Spelunking my way to coolness
Somewhere around the age of 20 years ago, I went spelunking for the first time. It was my brother's birthday party, but I, as younger sibling, was automatically included in the fun.
Back then, I was fearless. I was a tomboy who idolized my brother who idolized Indiana Jones. (I use idolize here in the most innocent of childlike senses.) Never mind that I'd be attempting to keep up with boys three years older. And never mind that I had a broken arm. The cast would protect it from further harm. I was ready to plunge into the the depths of Carter Mountain, the depths of Spirit Mountain Caverns, the depths where depth means nothing because you can't see it anyway.
We straddled crevasses. We stepped, then stooped, then slinked on our bellies through what can only be adequately described as a toilet bowl. We scaled rock faces. We spelunked (warning: that was a blatant attempt to use spelunk one more time.)
All this we accomplished with only a bike helmet to protect our heads and a flashlight to show the way. Could it get any cooler?
Well, yes. Yes it could. You see, our guide, a young man my father was helping mentor through "Young Life," who sported long hair and short belly shirts in the summer (it's okay; it was the 80s), also sported the most coveted of spelunking gadgets: a headlamp. Banded over his long hair, his headlamp made him look like a fierce Indian warrior. (Actually, looking back on his task of leading a tribe of prepubescent boys and a little girl with a broken arm through a cave laced with 40-foot crevasses, I think he must have been braver than a warrior.)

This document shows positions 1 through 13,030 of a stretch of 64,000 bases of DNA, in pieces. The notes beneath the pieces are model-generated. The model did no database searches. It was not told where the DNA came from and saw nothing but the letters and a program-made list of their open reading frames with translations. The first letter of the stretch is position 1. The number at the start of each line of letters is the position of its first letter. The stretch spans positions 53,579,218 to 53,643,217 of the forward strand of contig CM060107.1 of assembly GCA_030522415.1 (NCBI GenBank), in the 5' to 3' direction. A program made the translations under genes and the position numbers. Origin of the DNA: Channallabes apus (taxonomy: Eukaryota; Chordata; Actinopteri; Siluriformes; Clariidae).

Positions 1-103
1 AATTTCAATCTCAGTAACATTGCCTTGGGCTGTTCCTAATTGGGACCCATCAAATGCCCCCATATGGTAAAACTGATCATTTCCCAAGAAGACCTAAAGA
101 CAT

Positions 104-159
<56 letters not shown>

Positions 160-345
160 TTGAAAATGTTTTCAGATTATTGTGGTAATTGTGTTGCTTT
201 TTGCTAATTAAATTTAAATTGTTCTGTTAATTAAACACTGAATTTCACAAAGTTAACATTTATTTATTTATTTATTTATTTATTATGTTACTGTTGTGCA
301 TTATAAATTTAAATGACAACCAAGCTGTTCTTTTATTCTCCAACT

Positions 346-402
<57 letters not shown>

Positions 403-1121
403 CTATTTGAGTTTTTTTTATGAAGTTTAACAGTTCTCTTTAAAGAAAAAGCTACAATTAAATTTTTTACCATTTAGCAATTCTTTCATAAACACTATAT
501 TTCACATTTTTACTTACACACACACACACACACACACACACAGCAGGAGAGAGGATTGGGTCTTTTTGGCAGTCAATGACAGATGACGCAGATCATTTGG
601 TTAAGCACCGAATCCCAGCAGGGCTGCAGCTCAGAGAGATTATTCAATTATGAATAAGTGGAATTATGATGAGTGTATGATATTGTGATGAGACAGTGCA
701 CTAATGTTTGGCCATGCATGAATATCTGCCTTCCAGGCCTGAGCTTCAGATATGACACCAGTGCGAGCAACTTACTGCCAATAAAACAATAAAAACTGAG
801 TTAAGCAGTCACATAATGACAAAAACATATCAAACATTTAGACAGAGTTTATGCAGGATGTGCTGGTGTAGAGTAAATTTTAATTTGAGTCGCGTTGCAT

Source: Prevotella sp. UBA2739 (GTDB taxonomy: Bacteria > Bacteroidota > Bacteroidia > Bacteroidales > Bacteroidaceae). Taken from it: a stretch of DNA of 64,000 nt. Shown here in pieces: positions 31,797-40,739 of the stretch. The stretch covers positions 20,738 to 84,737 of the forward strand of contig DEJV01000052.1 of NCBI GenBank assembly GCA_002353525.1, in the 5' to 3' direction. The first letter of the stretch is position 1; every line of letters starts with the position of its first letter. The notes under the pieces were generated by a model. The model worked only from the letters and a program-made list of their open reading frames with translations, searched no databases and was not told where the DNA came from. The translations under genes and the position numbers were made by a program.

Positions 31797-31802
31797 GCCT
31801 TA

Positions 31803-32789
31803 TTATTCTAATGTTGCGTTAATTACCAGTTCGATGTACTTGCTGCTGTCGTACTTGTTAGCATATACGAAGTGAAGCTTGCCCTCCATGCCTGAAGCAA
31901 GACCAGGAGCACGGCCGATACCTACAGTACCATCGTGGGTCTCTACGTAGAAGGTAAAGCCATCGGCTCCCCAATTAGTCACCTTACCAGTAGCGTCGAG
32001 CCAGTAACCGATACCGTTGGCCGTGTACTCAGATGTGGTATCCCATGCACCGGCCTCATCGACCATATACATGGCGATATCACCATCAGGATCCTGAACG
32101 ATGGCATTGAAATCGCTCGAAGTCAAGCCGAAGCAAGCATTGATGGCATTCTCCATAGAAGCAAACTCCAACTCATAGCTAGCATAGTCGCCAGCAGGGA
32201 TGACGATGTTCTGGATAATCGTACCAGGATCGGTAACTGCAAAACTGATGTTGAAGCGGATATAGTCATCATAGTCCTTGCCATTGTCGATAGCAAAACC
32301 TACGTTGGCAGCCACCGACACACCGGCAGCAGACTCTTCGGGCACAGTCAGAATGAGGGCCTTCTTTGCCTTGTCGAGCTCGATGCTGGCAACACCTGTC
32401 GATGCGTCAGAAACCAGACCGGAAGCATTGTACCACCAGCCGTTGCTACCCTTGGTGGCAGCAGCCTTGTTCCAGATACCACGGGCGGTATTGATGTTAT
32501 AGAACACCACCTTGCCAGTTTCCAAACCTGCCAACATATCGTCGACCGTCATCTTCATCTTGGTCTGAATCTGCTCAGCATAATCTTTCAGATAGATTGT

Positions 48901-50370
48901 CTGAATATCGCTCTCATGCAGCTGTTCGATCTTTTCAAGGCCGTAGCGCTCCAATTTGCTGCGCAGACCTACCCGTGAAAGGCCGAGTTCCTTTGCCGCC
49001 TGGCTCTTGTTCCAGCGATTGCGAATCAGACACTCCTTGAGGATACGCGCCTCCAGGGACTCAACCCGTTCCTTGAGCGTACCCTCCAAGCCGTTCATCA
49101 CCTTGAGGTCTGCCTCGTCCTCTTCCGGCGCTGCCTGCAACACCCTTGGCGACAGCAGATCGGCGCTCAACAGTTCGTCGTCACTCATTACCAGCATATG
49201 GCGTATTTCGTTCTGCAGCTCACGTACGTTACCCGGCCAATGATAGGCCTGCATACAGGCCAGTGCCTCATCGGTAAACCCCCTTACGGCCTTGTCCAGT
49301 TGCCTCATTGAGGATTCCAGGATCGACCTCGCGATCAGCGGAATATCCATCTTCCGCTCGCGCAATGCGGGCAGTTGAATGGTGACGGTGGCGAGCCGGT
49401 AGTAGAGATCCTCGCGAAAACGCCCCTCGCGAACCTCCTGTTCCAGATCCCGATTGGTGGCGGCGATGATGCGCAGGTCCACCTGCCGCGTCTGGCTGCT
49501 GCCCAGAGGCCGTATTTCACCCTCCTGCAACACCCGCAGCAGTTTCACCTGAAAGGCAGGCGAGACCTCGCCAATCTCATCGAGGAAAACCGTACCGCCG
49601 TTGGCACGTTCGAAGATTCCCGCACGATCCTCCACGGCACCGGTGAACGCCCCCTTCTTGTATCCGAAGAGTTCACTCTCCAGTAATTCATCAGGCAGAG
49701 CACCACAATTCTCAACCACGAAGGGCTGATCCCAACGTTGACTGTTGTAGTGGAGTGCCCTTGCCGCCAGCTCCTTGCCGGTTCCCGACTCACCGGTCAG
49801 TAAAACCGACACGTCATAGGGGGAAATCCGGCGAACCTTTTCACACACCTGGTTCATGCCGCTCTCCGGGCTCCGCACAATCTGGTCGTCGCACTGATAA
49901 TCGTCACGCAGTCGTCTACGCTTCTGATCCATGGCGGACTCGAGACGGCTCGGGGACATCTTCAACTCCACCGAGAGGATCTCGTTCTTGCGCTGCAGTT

Anyway, I wanted one. As I looked at Jerome Ebarb in his headlamp, I felt as if I were looking at Indiana Jones himself. I know Indy never wears a headlamp, but that's how my 9-year-old mind saw it. Headlamps now equaled the epitome of cool.
Thus you can imagine my sheer joy when I received a headlamp for my recent birthday. Likewise, keeping in mind that I just marked my 28th year, you can also imagine my parent's bewilderment at my delight. But never mind that now. It was a headlamp. That's all that matters for the purpose of this story.
I pulled the lamp over my head, Indian-warrior like, and went outside to see what I could see. Dreams of leading a group of prepubescent kiddos into the depths of adventure filled my mind. Oh the thrill...
And someday, I believe, such dreams will come true. Until then, please don't be alarmed if you see a grown woman trekking through nearby woods, shining the beacon of her headlamp into dark corners, quietly humming the theme to Indiana Jones. She is simply celebrating her newly gifted measure of coolness.
Hm, hm, hmm, hmmmm, hm, hm, hmmm...